Facebook Disclosed User Data To Developers, Again; How Harmful Is It?


Facebook is in soup, once again for the same reason. The social media giant has yet again disclosed user data where it shouldn't have. At least 5,000 developers have received user data from Facebook who claims the data was from inactive users who had used the Facebook app in more than 90 days.

Facebook Disclosed User Data To Developers, Again


Facebook Shares User Data

Technically, Facebook guidelines note that developers shouldn't be receiving any data once they are inactive, which according to the company are accounts haven't been used in more than 90 days. This rule was brought in after the Cambridge Analytica scandal, which shook the company foundation to tighten its policies.

However, the company has disclosed that developers have once again received user data of inactive users. Facebook hasn't disclosed how long the data was shared before the issue was spotted on fixed. It only said that it affected "approximately 5,000 developers" from "the last several months".

"We haven't seen evidence that this issue resulted in sharing information that was inconsistent with the permissions people gave when they logged in using Facebook," the company wrote.

This is certainly long enough to get user data from many inactive accounts, considering the large user base Facebook has. We also don't know what data might have been improperly shared. Facebook notes that the data shared were mainly from apps that users had previously authorized to receive the data in question.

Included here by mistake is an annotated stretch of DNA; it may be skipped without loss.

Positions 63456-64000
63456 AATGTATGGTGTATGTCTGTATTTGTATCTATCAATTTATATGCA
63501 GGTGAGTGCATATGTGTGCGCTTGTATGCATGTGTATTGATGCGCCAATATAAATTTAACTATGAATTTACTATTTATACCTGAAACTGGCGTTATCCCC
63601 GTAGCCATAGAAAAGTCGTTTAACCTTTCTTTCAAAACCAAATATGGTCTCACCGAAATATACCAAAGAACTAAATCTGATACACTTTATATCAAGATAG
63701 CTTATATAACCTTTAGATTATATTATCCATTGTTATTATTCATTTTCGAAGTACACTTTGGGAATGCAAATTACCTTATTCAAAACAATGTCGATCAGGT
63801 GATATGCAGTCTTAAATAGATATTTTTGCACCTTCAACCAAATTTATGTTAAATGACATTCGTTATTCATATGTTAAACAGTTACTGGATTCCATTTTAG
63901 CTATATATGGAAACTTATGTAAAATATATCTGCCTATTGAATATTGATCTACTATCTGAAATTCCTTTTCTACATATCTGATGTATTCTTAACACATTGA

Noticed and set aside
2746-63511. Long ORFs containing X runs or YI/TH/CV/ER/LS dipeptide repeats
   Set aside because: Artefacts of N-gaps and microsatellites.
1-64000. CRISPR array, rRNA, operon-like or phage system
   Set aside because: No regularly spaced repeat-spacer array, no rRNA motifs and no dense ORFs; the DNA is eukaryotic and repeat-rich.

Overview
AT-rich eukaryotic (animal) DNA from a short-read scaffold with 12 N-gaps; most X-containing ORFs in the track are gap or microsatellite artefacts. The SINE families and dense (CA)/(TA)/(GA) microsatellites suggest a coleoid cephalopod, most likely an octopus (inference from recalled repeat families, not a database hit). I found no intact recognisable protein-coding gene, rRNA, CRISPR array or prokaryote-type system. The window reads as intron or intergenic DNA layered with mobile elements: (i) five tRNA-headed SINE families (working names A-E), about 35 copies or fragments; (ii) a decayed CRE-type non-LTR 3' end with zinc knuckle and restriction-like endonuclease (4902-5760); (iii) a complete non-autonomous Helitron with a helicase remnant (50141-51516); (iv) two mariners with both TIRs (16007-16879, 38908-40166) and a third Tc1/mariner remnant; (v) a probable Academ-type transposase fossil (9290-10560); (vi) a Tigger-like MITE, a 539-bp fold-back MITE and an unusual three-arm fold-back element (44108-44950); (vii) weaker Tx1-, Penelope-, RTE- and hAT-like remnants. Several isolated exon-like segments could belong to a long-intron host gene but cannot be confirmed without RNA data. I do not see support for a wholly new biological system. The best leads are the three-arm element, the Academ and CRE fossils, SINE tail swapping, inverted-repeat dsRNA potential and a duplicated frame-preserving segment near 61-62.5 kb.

What Is Up With Facebook?

This isn't the first time Facebook is mishandling user data, be it from active users or inactive ones. From the looks of it, this won't be the last time the issue occurs either. The blog post from Facebook further notes that the company has fixed the issue the day after it was discovered and it plans to "keep investigating."


Following the Cambridge Analytica scandal, a lot of users quit using the social media platform. Over time, people have either switched to other platforms like Instagram (again owned by Facebook) or have reactivated their Facebook accounts.

But Facebook has been putting user data is constantly at risk, including people's privacy and personal data. The latest incident is another example. How many more such incidents do we need to face before the platform strengthens its policies and infrastructure?

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